Then, I close it and clamp it. 2 small g-cramps apply most of the pressure, and 4 spring clamps hold down the feather edges at each end of the joint.

scarf09.jpg scarf10.jpg

As well as clamping the joint closed, the clamps push down on the masking tape, and prevent it lifting or slipping, which in turn keeps the joint perfectly aligned as you apply the clamps - simple, but it works really well.

The result:

scarf11.jpg scarf12.jpg

Coming soon: Back strapping the headstock.

Sawdust generator

Tuesday, August 22nd, 2006

I’ve had a few requests to post details of the top carving jig which shows up in some of the progress pics of John’s guitar. It’s a simple project to knock together, and makes roughing out a carved top much faster. It’s also an impressively efficient way off spreading wood chips over a large area…

One of the common techniques for roughing out carved top instruments is using routers to cut a ’step’ pattern into the wood. This technique works well, but is pretty nerve wracking (it’s very easy for the router to tip and cut deeper than you want) so I settled on this solution. The pictures should be pretty self explainitary, but questions and suggestions for improvement are welcomed.

Here a shot of the jig with a roughed out top. This was my first test, so the contours are not at final dimension yet - the edges were later thinned down to .25 inch.


The router is suspended about a little over 2.5 inches above a flat workboard, enough height to carve a top glued onto a body for a Les Paul style instrument. The router is attached to the base with 2 M6 machine screws.

At the moment the jig is attached to the workboard with 2 clamps, and is perfectly stable and solid, but ultimately it will be screwed in place. However it’s done, you must be completely condfident it can’t move *at all* - You really don’t want it getting lose and coming to find your fingers…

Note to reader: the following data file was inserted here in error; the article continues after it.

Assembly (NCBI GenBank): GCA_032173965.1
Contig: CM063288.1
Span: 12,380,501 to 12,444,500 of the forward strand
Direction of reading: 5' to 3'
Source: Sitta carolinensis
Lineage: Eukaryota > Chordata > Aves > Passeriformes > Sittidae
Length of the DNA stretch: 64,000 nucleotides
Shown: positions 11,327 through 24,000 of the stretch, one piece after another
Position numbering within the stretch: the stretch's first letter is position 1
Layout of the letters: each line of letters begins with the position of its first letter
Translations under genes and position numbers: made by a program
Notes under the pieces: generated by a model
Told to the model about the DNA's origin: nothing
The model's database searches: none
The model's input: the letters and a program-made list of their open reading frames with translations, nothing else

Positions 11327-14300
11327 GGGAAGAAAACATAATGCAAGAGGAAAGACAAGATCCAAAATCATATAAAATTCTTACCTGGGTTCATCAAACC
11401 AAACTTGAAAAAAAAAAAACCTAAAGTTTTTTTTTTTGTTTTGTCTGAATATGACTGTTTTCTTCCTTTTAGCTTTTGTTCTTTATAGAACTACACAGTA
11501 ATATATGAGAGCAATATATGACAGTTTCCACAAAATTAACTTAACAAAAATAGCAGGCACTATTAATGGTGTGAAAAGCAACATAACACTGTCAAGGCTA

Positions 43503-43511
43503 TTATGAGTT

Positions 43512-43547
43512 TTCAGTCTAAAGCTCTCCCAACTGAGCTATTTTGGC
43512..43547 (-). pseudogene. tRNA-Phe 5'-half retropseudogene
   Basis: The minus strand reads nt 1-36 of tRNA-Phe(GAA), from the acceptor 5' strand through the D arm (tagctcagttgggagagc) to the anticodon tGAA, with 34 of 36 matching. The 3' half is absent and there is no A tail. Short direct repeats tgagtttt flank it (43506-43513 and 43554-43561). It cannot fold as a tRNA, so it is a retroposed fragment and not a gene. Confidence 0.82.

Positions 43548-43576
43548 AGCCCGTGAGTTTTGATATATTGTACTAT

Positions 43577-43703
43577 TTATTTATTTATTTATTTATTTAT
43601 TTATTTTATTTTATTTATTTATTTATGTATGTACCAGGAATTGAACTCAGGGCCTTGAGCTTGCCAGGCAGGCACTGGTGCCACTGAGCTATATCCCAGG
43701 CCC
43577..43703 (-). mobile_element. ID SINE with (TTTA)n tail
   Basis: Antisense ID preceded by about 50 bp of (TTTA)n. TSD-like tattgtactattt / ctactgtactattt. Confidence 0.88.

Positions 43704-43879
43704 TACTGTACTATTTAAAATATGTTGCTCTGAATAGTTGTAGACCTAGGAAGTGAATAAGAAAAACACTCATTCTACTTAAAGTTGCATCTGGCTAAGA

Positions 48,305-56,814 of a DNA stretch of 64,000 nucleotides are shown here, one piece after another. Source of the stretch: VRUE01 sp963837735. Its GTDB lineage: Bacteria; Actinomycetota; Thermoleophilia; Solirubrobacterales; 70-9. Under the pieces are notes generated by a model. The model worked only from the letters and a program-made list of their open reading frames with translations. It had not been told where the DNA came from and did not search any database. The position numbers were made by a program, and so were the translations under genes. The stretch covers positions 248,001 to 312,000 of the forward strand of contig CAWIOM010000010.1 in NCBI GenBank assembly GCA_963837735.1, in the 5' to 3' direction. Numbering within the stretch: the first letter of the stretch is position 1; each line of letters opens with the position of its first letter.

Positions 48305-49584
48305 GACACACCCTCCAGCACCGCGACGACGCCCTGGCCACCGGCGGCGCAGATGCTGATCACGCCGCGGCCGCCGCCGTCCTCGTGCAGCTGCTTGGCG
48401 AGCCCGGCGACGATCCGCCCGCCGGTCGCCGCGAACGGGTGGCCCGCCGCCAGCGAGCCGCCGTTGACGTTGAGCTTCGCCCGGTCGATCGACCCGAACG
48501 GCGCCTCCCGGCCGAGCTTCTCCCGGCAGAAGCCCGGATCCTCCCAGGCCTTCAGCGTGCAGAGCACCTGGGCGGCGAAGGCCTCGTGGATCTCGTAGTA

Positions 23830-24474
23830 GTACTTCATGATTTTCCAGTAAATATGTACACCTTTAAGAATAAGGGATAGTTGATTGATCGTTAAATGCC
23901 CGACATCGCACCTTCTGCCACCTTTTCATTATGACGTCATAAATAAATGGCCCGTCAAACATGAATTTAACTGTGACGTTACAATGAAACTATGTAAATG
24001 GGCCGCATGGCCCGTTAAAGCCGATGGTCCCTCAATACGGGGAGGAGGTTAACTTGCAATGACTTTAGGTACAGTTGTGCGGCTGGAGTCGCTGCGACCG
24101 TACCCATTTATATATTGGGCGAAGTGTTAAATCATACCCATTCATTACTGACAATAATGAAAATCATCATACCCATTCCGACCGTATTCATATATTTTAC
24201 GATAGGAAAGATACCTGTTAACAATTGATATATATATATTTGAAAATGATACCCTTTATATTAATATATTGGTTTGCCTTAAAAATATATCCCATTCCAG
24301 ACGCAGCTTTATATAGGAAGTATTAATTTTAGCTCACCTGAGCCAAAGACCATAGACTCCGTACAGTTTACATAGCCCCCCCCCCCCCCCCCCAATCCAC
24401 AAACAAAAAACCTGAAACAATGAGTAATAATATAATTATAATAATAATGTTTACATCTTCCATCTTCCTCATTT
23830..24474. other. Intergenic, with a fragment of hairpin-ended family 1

The guitar body registers off a wooden guide which runs in the body of the jig. The radius at the end of the guide matches the radius of the cutter in the router; a 1″ dish cutter bit.

This image shows the guide removed from the jig.


This shows the cutter and guide. The guide is adjusted by sliding and clamping with an F-clamp. In time I’ll add thumbscrews and an adjustment slot to the guide piece.


Here’s the body registering off the guide. The depth of cut is adjusted with the router plunge mechanism and depth stop.

With the cutter speed up high, and taking no more than 2mm with each pass there is no tendency for chatter or grabbing, which I think is helped by the rounded edges of the bowl cutter. The steps end up very smooth, though care has to be taken to keep the edge of the body square to the jig, otherwise the width of the rebate created can vary.

The jig is also great for routing binding with a bearing bit.


You can space your contour lines equally, which will create an even stepped surface, but I drew out the curve I wanted to create, and then mapped the steps required to come close to this shape if I removed 2mm each time.

Then, I transferred these measurements to the guide - I line up each mark with the edge of the jig, and drop the cutter 2mm each time.


Here’s the result - hopefully a few minutes with a small carving plane and a spokeshave will get me very close to my final shape. In this shot I’ve planed the neck angle into the top with a jack plane - the jig doesn’t do that bit for you :(


Potatoes RAWK!

Tuesday, April 18th, 2006

Well, they do.

Installing the tremolo was all new to me, and required at least one specialised tool I didn’t have - a superlong drill bit. I checked a few of my normal tool suppliers, but nobody had anything really long in the right size, so it was time to improvise.